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diabetes. What is diabetes?. Metabolic disease resulting from inability of body to use or produce insulin High blood glucose Low cellular glucose/glycogen stores Insulin Produced by Islet of Langerhans in the pancreas Increases uptake of glucose in liver, muscle and fat

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what is diabetes
What is diabetes?
  • Metabolic disease resulting from inability of body to use or produce insulin
    • High blood glucose
    • Low cellular glucose/glycogen stores
  • Insulin
    • Produced by Islet of Langerhans in the pancreas
    • Increases uptake of glucose in liver, muscle and fat
    • Stores glucose as glycogen in liver and muscle
what is diabetes1
What is diabetes?
  • Type 1
    • Lack of insulin production
    • Commonly found in children and adults of normal weight
    • Treatment
      • Daily insulin necessary
what is diabetes2
What is diabetes?
  • Type 1
    • Etiology
      • Previously no known etiology but recent research suggests viral infection may cause autoimmune destruction of insulin producing beta cells
      • Genetics
what is diabetes3
What is diabetes?
  • Type 2
    • Insulin not recognized by receptors throughout body
    • Can have decreased insulin production
    • Commonly seen in overweight adults
      • Disease is encroaching on younger populations
    • Treatment
      • Lifestyle modification
      • Pills
      • Insulin
what is diabetes4
What is diabetes?
  • Type 2
    • Etiology
      • Lifestyle Factors
        • Obesity (55%)
        • Hypertension
        • Cholesterol
        • Age
        • Sedimentary Lifestyle
      • Genetics
presentation
Presentation
  • Hyperglycemia
    • Extreme thirst
    • Frequent urination
    • Dry skin
    • Hunger
    • Blurred vision
    • Drowsiness
    • Decreased healing
presentation1
Presentation
  • Hyperglycemia
    • Causes:
      • Excess food intake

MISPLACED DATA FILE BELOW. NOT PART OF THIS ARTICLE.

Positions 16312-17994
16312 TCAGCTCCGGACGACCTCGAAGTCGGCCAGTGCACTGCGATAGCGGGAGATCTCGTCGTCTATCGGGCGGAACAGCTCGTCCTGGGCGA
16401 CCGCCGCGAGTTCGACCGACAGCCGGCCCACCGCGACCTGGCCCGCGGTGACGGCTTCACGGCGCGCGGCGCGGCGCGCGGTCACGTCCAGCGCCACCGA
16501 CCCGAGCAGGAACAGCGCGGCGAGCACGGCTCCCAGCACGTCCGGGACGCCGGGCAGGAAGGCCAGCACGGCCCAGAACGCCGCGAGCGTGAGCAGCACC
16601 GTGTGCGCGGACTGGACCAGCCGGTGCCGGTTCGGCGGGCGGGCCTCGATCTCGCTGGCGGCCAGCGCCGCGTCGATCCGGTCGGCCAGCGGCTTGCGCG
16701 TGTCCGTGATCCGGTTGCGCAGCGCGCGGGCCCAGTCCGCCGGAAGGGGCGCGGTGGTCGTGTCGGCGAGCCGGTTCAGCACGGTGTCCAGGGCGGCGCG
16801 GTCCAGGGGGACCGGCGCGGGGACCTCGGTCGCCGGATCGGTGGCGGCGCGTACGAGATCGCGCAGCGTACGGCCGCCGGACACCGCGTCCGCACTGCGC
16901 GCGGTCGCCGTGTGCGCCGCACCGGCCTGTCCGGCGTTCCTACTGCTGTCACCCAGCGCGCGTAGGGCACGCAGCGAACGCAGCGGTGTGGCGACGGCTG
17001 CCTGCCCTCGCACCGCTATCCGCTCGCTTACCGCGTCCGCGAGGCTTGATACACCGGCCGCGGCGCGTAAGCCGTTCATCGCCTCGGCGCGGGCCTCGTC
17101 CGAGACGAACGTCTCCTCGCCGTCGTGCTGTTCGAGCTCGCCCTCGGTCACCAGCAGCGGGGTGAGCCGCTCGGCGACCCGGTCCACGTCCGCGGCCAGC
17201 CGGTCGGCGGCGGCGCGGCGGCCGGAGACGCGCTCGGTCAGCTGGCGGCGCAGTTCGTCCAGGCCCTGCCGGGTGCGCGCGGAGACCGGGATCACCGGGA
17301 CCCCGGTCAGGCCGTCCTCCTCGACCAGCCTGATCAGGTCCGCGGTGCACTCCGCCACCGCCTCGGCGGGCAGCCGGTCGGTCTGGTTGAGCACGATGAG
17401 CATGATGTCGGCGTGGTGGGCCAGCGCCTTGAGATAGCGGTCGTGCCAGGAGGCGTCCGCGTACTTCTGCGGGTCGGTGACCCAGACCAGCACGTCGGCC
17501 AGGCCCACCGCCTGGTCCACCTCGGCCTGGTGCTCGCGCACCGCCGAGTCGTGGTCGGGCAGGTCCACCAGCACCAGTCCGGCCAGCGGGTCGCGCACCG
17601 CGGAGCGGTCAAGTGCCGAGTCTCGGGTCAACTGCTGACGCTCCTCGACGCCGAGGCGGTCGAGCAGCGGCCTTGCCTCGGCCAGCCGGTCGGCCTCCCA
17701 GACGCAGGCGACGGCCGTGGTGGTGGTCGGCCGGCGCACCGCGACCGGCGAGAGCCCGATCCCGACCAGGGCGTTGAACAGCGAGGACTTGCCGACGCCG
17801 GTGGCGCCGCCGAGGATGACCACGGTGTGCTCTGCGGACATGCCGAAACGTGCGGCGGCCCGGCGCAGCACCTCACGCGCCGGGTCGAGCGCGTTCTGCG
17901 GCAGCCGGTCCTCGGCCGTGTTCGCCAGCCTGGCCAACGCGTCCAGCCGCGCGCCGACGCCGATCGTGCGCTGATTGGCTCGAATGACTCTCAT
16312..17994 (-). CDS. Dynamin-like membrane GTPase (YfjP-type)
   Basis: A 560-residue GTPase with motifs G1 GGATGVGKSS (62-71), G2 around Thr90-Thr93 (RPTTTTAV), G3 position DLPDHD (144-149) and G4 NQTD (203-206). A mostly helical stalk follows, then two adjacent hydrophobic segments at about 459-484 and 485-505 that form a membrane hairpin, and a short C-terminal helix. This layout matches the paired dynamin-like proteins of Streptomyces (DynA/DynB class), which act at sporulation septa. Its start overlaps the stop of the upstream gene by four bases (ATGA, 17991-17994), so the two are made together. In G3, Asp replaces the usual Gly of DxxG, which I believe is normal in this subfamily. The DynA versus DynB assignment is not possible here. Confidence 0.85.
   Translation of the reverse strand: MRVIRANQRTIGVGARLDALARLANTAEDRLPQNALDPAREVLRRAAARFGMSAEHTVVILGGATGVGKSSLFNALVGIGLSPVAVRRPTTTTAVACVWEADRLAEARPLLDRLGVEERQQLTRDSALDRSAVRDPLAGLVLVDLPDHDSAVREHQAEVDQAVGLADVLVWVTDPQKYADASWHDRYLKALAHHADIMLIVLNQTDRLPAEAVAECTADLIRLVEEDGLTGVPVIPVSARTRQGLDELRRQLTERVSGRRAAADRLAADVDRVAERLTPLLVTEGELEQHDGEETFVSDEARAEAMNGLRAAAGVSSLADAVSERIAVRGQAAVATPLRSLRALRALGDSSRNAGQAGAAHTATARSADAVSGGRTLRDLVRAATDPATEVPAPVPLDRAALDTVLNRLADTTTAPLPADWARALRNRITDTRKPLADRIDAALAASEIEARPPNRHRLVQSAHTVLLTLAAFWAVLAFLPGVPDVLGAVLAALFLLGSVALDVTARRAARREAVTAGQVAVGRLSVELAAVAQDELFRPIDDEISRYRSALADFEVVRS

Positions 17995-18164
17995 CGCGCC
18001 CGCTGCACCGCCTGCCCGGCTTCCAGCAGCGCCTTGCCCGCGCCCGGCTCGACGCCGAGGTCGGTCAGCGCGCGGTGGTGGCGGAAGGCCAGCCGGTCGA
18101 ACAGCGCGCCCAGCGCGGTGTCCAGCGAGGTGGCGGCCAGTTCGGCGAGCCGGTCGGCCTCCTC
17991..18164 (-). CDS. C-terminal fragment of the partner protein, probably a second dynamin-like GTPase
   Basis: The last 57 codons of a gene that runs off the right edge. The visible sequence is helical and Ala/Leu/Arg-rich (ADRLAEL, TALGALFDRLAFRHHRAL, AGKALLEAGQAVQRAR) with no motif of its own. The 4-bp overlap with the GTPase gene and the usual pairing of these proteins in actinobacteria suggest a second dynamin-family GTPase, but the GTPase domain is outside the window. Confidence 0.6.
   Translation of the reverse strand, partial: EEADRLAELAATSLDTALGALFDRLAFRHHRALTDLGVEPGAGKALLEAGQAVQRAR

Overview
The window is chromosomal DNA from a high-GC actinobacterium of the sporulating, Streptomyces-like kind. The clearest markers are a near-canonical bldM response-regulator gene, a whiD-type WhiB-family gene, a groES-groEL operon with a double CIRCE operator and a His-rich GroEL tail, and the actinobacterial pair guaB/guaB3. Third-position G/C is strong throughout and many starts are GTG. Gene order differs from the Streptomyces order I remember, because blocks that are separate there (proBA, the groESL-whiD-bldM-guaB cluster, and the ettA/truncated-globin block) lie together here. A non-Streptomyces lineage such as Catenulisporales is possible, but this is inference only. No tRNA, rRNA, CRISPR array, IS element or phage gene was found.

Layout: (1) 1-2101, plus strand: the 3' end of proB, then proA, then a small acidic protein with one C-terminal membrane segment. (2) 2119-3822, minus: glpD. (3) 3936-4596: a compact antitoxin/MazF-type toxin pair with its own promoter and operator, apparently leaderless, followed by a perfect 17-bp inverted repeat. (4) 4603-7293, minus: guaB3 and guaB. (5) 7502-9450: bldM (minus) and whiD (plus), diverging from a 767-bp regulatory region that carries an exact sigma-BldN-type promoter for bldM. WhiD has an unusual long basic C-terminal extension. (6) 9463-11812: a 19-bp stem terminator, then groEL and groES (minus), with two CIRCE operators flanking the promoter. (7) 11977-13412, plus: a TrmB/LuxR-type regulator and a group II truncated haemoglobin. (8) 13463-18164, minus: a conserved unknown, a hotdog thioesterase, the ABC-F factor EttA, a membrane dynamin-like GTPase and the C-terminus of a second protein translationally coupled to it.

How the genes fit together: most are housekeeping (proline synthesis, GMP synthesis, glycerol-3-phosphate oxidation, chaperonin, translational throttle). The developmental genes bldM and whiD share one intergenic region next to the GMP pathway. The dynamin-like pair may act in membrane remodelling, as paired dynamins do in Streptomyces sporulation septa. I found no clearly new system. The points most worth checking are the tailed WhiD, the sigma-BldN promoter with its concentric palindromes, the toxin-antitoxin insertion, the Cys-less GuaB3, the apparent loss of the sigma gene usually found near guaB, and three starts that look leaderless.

• Insufficient medication
      • Illness/Stress
      • Sedintary Lifestyle
    • Very high levels of sugar may lead to diabetic coma
    • Chronic hyperglycemia can lead to eye, kidney, nerve and vasculature damage
presentation2
Presentation
  • Hyperglycemia
    • Extreme thirst
    • Frequent urination
    • Dry skin
    • Hunger
    • Blurred vision
    • Drowsiness
    • Decreased healing
diagnosis
Diagnosis

Both the fasting glucose and 75 g glucose tolerance test are suitable for diagnosing diabetes

Recommended to screen asymptomatic adults with BP greater than 135/80 mm Hg (treated or untreated)

Both the fasting glucose and 75 g glucose tolerance test were suitable for diagnosing diabetes [2]

treatment
Treatment
  • Lifestyle Changes
    • Increase physical activity
      • Cholesterol
      • BP
      • Heart Function
      • Weight Loss
      • Insulin Sensitivity
    • Diet
      • 45-60 grams of carbohydrates/meal
      • <15 grams of carbohydrates/snack
treatment1
Treatment
  • Insulin
    • Treats Type 1 and Type 2
    • Types
      • “Meal” Insulin
      • Long-Acting Insulin
      • Insulin Mixes
      • Vials or pins
    • Insulin Care
      • Must be refrigerated
      • Never freeze
      • Discard vial 4 weeks after first use
      • Pen expirations vary widely
treatment oral
Treatment- Oral
  • Metformin (Glucophage)
    • Prevents release of stored sugars
    • First option oral treatment
    • Can cause weight loss
    • Side Effects:
      • Upset stomach
      • Diarrhea
treatment oral1
Treatment- Oral
  • Sulfonylureas
    • Increase insulin production in Type 2 patients
    • Low blood sugar risk dependant on dose
    • Use if patient not eligible for or intolerable of Metformin
treatment oral2
Treatment- Oral
  • Glitazones (Avandia, Actos)
    • Increase efficacy of insulin
    • Side Effects:
      • Weight gain
      • Swelling
    • 6-12 before full benefit
    • High Cost
  • Alpha-glucosidaseInhibtors
    • Slow absorption of carbohydrates from gut